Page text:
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Sunday, November 09, 2003

HIV ab

I wonder if there is a human antibody which would block HIV infection of CD-4+ cells. It is clear that anti HIV antibodies in infected people do not protect them (they are the first symptom of HIV disease). Killer cells specific for HIV infected cells delay the course of infection, but are usually not enough. Existing vaccines appear to stimulate anti HIV killer cells but not to cause production of blocking antibodies. I can think of two possible explanations. First it is possible that non of the antibodies in the huge human antibody repertoire that bind to the same part of HIV P-130 as host cells do. Second it is possible that HIV particles do not stimulate production of such antibodies as we have. The second case would be much more promising than the first as it has proven possible to make non antigens antigenic by connecting them to haptans (the H. Influenza vaccine works this way).

So I wonder, is there in the human antibody repertoire an antibody which binds to HIV in a way that makes it fall off of CD-4 ? If such an antibody exists it would be useful to identify it. I propose the following experiment

1. bind CD-4 to a solid support
2. add HIV P-130 (or virus particles if you dare work with them)
3. take a library of human igg c-dna in a P-1 expression vector. This is a bacteriophage which displays a protein on its surface. It will also display hybrid proteins. The P-1 system is a well developed way of finding antibodies which bind to a given target.
4. It seems to me that if there is the desired antibody the P-1 which expresses it will bind to HIV-P-130 and make it fall off of the CD-4. Also unrelated to HIV P-1s will just pass through.
5. precipitate the elutant with another anti P-130 antibody.
6. infect e. coli with the precipitant and repeat.

Actually it might be better to add one or two more purification steps.

Addition 1 would be to bind P-130 to a solid support. Run the P-1 library over it. Take the P-1 that stick (can you precipitate with HIV and P-1 expressing antibodies ?). A library of antibody presenting P-1 that stick to HIV would be a fine start.

It is conceivable that a sucrose gradient of the elutant from 4 to isolate particles with mass P-1 particle + 130 or P-1 particle + HIV particle might make sense.

Now would it be possible to go from an antibody to the antigen ? Maybe screaning hybrids of P-130 with good antigens (or interleukins) for binding to the P-1 that knocks HIV off of CD-4 would be a good idea.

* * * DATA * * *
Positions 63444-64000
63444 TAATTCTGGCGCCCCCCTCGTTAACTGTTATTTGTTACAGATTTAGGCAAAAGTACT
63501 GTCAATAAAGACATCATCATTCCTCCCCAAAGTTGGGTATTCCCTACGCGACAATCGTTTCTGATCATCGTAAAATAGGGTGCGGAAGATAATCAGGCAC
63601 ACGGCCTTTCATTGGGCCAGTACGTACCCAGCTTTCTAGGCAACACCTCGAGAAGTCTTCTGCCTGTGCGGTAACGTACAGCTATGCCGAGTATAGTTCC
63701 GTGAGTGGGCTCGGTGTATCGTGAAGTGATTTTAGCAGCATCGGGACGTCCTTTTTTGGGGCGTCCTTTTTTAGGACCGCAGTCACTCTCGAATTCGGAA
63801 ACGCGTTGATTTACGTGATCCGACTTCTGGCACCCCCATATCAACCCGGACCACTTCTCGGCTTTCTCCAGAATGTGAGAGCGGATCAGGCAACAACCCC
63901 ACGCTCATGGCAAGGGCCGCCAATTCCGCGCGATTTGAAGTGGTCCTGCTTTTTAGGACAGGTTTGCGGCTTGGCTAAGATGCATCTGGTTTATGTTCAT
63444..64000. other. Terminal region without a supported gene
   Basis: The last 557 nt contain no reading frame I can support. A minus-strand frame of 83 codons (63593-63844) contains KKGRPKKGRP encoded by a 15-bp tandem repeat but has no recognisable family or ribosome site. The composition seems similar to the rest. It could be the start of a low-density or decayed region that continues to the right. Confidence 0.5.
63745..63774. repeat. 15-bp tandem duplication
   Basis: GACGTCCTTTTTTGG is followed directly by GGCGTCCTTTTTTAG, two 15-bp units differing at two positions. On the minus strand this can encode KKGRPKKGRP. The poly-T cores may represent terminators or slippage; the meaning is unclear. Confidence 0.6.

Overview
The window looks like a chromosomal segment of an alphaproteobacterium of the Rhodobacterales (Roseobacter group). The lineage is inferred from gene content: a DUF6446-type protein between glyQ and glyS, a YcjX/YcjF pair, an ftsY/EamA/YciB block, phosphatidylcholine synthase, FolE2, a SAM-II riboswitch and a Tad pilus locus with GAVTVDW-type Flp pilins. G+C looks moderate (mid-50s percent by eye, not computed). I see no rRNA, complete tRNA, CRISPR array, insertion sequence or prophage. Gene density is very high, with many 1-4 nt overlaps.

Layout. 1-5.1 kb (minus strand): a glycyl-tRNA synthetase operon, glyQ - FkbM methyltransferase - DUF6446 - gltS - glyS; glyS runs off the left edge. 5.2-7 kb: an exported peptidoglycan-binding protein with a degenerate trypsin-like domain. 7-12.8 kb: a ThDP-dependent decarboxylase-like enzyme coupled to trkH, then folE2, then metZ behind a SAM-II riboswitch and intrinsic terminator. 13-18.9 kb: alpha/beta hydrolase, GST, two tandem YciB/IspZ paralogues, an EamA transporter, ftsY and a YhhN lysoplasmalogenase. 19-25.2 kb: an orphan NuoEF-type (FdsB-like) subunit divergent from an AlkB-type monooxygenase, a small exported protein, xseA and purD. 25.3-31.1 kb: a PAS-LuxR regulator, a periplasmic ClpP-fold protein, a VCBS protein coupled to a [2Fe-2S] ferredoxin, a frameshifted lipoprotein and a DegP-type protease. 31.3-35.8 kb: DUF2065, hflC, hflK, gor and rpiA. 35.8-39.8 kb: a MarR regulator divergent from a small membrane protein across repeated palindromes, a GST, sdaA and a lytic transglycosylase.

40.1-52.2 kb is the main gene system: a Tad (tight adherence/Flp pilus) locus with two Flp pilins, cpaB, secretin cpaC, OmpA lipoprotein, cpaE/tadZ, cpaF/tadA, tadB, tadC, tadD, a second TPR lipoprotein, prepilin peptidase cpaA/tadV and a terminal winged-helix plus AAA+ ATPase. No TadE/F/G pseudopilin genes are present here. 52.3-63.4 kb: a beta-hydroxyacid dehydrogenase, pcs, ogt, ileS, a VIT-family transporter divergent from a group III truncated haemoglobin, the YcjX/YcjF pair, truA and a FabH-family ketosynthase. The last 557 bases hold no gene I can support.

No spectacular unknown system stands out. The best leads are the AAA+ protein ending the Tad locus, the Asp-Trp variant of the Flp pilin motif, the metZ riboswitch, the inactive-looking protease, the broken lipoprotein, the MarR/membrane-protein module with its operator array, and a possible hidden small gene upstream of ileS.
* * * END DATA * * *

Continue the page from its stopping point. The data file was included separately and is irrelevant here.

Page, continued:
An hour or so after writing the above, I have other thoughts. They are about what p-1 expression library to use. One might be c-DNA to igg mRNA from plasma cells of people who have been HIV positive for a long time but have not progressed to AIDs. Here the hope would be that they (or one of them) has not progressed because he or she is producing a blocking antibody. Notice the idea would be to pool from more than one person. One reason a very good very rare antibody might exist is the last stage (post stimulation) of generation of antibody variation via point mutations. Still this would not get the antibodies which might exist but not be produced after infection because of a recognition of self issue related to t-cells (boy that sure is clear e-mail for an explanation).

Another possibility would be not igg cDNA but the fab part of igd (B-cell receptor) heavy chain genes (that is get from the chromosome with some PCR).

Finally if there is a preliminary selection for sticking to HIV some point mutagenesis of the P-1 would get to antibodies that aren’t made by VDJ rearrangement but would appear after activation via the point mutation process mentioned above.

One thing about the pre selectiong for sticking to HIV and/or looking for a rare antibody. It might make sense once one had some clones expressing anti-HIV to subtract them from the library (I’m afraid I would do on nitrocellulose probe with radioactive known clone for the plaques then remove them physically from plates but I am so out of touch). This would make it possible to search for other rarer clones or clones harder to elute or precipitate.

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